The last time I had to deal with death it happened half a world away. It softened the blow knowing that my grandfather had finally passed and I was powerless to even attend the funeral (20 hrs by air) so I got to grieve in my own way…went into the desert for a walkabout.

    My grandfather was a bit of a bastard-not the sweet man you related to. But he was my blood, and every time I go on a walkabout now I see his face, albeit fleetingly.

    Being an atheist now actually helps me to grieve. I know what’s likely coming next (the death of my parents) and I hope to honor them without offending their memory (one of my sisters is VERY deeply religious and hates me for my disbelief). I choose to remember people for their lives and accomplishments (or misdeeds), not because of some fairy-tale ending that I get to meet them again in an afterlife.

    Besides-in grandpa’s case I’d kick his…well, you get the point…

    Excellent post.

  • Poose

    I agree with Chicago Dyke-youtube exemplifies everything the intertubes is-endless hours of distraction! I sometimes wander in there when feeling outa sorts and often forget what day it is!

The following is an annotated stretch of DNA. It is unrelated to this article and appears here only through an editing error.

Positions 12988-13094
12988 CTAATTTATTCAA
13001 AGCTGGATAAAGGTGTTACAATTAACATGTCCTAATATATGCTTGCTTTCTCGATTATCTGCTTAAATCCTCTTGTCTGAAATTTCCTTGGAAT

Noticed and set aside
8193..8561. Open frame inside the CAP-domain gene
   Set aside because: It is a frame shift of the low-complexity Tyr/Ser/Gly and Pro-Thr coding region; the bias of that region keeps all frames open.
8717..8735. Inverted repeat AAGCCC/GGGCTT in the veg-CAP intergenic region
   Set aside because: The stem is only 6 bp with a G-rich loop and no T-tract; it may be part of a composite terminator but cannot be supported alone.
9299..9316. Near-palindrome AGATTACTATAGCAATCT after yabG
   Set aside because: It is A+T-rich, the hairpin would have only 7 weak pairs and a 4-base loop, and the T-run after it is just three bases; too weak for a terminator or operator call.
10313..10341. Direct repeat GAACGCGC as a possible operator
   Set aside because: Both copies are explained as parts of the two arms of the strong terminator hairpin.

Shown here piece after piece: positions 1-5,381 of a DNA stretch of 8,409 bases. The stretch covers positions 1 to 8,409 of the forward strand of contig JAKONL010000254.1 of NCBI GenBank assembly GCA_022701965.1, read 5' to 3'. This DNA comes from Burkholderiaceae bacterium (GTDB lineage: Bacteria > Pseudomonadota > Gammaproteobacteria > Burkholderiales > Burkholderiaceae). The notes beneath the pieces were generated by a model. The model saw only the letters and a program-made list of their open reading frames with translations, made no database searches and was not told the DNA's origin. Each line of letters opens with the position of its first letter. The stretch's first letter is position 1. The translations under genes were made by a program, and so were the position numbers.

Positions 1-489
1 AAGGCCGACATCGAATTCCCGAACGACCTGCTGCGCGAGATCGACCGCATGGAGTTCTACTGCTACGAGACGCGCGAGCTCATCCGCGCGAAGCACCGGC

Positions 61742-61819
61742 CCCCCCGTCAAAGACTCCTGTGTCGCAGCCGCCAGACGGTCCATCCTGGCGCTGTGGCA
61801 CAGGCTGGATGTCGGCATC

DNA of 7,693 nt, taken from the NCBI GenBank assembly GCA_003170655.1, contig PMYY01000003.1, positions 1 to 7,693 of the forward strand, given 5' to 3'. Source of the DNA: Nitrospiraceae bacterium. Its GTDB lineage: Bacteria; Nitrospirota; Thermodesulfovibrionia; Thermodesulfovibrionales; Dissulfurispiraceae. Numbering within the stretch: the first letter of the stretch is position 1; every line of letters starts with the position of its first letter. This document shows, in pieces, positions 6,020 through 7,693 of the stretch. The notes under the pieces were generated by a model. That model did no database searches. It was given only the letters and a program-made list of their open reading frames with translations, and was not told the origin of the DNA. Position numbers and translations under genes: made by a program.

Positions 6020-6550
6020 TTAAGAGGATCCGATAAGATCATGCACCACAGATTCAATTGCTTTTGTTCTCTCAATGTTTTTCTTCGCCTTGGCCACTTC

• ecolt

    My condolences.

    I think it’s very important that we let families grieve in the way that feels best for them. When my grandfather died, his funeral was very painful in part because it felt so false. I honestly believe that my grandfather might have been an atheist, but he grew up in a time and place where that word probably wasn’t even in his vocabulary. Either way, he avoided religious ritual and I don’t think I ever heard him talk about god. But my grandmother was the one to talk to the minister, who had never met my grandpa, and she fed him this whole story about my grandfather’s love of god. It might have pleased her, but for the rest of my family it felt so false that it was an insult to my grandfather and the life he had lived.

    But I agree that sometimes you need an escape. I was sixteen when he died, and he was the most important member of my family to me after my own mother. The night of his funeral my mom more or less forced me to go to my school’s homecoming dance. The whole family was staying at our house and watched me get all dressed up and waited up for me until I got home. The day had been so hard on me that they knew I needed to go out with my friends and have some fun. They were right – for a few hours I danced and laughed and forgot about my pain. Sometimes that’s what you need to do.